Judith has a trenchant way of describing her decision to purchase an Endless Pool, which she has been using in her Arkansas home for more than a year.
"It was a prescription," she says, noting that her physician had suggested looking into aquatic therapy as a means of treating Judith's diabetes. The disease's harmful effects had included the degenerative restricted use of her limbs, so much so that she had feared confinement to a wheel-chair. Now age 60, though, Judith's Endless Pool workouts have produced "immense benefits in terms of building up arm and leg strength."
That workout – which Judith plans to increase incrementally in duration – consists of 30 minutes, three to four times per week, divided into roughly equal segments devoted to water aerobics and walking or swimming against gentle current. Target temperature is 84 degrees; and like many Endless Pool devotees, she has been pleasantly surprised by the unanticipated advantages of the warm water treatment. She cites, for example, pain relief for a hand injury, achieved simply by "massaging" the sprained area with the flow of water from one of her pool's propulsion jets.
The subject of the effects of exercise on preventing and controlling the effects of diabetes has generated a spate of recent clinical research, and Judith's observations are both anecdotal and empirical.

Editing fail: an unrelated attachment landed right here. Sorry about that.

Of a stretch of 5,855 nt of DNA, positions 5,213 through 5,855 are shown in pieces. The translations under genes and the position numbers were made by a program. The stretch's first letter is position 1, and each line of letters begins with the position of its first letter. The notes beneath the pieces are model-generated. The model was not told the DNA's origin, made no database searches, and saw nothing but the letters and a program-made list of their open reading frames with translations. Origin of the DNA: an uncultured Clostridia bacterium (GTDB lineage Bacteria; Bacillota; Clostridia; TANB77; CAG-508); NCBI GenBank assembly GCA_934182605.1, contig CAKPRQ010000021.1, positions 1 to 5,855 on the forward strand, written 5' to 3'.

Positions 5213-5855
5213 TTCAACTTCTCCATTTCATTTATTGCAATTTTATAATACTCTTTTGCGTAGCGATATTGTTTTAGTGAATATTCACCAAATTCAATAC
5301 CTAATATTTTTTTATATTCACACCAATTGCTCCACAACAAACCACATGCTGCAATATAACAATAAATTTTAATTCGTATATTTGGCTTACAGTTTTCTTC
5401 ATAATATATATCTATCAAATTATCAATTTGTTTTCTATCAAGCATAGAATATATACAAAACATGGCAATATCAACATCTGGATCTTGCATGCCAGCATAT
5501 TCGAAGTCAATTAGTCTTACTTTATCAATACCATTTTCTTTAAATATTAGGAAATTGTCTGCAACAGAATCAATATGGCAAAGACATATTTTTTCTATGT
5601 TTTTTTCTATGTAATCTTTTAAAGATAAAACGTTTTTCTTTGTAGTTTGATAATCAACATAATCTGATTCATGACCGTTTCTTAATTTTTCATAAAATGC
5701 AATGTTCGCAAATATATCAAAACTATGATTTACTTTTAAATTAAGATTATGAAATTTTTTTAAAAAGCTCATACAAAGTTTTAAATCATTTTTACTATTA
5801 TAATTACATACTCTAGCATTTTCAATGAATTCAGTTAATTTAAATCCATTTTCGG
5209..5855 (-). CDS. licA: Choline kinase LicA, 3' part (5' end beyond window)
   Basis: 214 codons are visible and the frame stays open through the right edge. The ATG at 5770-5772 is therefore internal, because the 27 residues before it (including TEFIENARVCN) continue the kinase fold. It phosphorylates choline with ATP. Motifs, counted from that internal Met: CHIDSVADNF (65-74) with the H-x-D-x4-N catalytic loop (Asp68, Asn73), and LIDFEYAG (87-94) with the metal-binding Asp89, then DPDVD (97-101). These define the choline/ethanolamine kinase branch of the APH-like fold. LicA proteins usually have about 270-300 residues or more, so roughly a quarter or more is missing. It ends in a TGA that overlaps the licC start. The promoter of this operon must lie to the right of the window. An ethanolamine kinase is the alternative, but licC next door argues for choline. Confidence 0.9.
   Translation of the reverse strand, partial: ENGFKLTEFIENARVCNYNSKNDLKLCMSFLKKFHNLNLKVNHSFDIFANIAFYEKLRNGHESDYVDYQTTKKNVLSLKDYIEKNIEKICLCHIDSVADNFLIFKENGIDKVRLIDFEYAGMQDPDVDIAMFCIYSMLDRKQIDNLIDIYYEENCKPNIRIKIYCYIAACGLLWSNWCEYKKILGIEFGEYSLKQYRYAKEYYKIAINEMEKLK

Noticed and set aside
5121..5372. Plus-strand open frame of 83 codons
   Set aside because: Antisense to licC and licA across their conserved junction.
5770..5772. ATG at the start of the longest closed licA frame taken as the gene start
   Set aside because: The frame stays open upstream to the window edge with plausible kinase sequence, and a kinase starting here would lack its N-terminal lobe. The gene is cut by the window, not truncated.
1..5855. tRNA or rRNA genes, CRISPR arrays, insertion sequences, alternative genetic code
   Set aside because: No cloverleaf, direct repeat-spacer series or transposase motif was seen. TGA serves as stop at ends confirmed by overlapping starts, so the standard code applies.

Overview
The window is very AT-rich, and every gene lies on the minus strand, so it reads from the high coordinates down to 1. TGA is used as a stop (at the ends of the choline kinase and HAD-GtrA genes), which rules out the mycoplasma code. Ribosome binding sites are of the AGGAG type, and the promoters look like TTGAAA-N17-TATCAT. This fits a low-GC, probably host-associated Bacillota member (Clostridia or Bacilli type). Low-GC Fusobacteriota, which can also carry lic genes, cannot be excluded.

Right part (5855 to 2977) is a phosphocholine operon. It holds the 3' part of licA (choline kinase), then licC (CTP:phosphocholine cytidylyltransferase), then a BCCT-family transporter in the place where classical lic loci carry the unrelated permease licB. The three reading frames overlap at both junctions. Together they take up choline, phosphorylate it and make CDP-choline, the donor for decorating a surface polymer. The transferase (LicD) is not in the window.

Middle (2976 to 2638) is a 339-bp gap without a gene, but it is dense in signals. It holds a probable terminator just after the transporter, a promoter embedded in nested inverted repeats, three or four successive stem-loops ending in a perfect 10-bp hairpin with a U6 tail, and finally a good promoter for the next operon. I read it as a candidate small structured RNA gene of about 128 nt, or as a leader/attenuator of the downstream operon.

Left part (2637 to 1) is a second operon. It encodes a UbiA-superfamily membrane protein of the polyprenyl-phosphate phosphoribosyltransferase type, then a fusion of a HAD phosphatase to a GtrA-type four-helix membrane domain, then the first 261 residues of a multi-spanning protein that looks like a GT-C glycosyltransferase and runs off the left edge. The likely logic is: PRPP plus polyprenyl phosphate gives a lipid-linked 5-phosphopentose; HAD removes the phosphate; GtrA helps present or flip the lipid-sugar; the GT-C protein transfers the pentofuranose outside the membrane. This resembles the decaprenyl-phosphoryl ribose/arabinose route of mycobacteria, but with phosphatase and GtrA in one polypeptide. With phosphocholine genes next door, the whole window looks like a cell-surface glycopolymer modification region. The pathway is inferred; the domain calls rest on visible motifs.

Not only is she able to achieve motion that would be impossible out-of-water, she knows that a session in her Endless Pool will lower her blood glucose level some 100 to 150 points, back to normal.
"Applying water to virtually any injury seems to be therapeutic," Judith observes. "Tangible benefits aside, though, it's a wonderful feeling when you're in the pool," who counts control of water temperature and purity, as well as privacy, as the chief advantages of the Endless Pool over other, public hydrotherapy facilities. "In fact, the toughest part of using the pool is getting out," she says, noting that an adjacent soft-heat sauna eases the transition.
Also like other Endless Pool owners, Judith finds it amusing how quickly the unit, located next to the basement den, has become a standard fixture of the house. Ironically, her family's original plans called for a different type of poolroom – one devoted to billiards rather than aquatic exercise.